Big Change in Gifted & Talented Testing
Wall Street Journal, October 8, 2012
The test for entrance into
New York City’s gifted & talented program
is being overhauled. The Naglieri
Nonverbal Ability Test (NNAT) will become the major measuring stick by which
student will be assessed. This test
relies on abstract, spatial thinking and eliminates language, even in the
I’m glad to hear that NYC is embracing the idea that our children can be intelligent in many ways. Howard Gardiner’s work on multiple intelligences documents this. The NNAT may also help to show that children who are dyslexic are not disabled or handicapped, but actually demonstrating a higher form of intelligence.
But the point we must recognize and appreciate is that there are many ways our children can be gifted. Parents, too often, can be concerned that their child is not academically gifted and fail to see that particular gifts their child has, and then work to facilitate and strengthen those gifts.
As Francie Alexander, Chief Education Officer for Scholastic Inc., said, “Children can demonstrate their various intelligences and gifts by being socially gifted, athletically gifted, and/or artistically gifted. Being gifted is not restricted to math, language and science.”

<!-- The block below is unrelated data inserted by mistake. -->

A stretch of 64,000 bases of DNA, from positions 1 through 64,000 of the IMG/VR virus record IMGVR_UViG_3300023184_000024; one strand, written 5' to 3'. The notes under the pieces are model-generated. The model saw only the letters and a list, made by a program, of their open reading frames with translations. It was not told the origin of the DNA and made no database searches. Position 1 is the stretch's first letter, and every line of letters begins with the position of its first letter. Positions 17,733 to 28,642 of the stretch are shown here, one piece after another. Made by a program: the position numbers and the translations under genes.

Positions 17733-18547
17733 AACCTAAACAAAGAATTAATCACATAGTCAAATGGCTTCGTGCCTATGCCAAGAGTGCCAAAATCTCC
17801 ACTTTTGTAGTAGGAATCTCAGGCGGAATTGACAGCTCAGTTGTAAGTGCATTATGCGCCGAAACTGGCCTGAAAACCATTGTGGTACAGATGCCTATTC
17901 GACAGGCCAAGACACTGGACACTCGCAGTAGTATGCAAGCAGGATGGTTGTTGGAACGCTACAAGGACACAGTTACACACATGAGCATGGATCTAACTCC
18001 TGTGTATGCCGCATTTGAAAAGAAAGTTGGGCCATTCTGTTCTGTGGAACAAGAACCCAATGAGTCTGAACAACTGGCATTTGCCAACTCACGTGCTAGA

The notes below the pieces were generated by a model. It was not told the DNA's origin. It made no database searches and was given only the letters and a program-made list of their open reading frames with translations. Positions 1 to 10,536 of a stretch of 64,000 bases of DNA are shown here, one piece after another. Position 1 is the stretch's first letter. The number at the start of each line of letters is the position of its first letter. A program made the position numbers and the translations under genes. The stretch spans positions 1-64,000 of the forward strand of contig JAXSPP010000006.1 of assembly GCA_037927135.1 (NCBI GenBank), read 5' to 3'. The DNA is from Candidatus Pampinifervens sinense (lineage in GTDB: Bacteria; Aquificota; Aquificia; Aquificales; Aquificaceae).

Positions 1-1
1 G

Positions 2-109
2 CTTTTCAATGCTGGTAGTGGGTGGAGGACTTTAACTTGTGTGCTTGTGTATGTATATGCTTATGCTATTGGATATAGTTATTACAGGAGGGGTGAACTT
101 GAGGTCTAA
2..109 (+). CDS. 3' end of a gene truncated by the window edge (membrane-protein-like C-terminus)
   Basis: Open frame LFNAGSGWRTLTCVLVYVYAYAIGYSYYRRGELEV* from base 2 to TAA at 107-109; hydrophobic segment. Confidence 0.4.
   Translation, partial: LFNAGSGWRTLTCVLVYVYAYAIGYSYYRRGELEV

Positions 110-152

Parents should focus on their child’s strengths and enhance them, not fret over apparent “below expectation” levels of skill or ability. Validating what the child does well actually lifts all other aspects of the child’s endeavors. By stressing and fretting over the child’s apparent lesser abilities only drags down the child’s confidence and self esteem and damages their overall achievement.
The traits of gifted children:
Questioning & probing
Integrating advanced words into their conversation
Focused on the pursuit of a purpose
They love to learn
Physically, they have good eye-hand coordination
Love to play and excel at a sport
Able to take any object and create something from it
There are extensive resources for facilitating gifted children at www.scholastic.com